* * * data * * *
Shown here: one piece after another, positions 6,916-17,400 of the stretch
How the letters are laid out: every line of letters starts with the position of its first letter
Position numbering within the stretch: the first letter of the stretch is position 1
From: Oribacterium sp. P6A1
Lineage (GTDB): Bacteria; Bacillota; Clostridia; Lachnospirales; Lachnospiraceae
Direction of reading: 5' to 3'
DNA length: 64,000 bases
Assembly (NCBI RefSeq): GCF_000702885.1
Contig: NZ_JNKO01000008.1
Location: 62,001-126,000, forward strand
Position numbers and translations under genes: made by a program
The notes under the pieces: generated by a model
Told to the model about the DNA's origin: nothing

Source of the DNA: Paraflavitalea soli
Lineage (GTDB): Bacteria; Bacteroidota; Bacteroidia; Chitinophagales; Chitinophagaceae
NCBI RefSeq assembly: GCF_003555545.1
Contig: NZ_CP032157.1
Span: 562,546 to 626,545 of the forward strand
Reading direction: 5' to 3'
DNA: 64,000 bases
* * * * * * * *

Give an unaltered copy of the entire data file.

Shown here: one piece after another, positions 6,916-17,400 of the stretch
How the letters are laid out: every line of letters starts with the position of its first letter
Position numbering within the stretch: the first letter of the stretch is position 1
From: Oribacterium sp. P6A1
Lineage (GTDB): Bacteria; Bacillota; Clostridia; Lachnospirales; Lachnospiraceae
Direction of reading: 5' to 3'
DNA length: 64,000 bases
Assembly (NCBI RefSeq): GCF_000702885.1
Contig: NZ_JNKO01000008.1
Location: 62,001-126,000, forward strand
Position numbers and translations under genes: made by a program
The notes under the pieces: generated by a model
Told to the model about the DNA's origin: nothing

Source of the DNA: Paraflavitalea soli
Lineage (GTDB): Bacteria; Bacteroidota; Bacteroidia; Chitinophagales; Chitinophagaceae
NCBI RefSeq assembly: GCF_003555545.1
Contig: NZ_CP032157.1
Span: 562,546 to 626,545 of the forward strand
Reading direction: 5' to 3'
DNA: 64,000 bases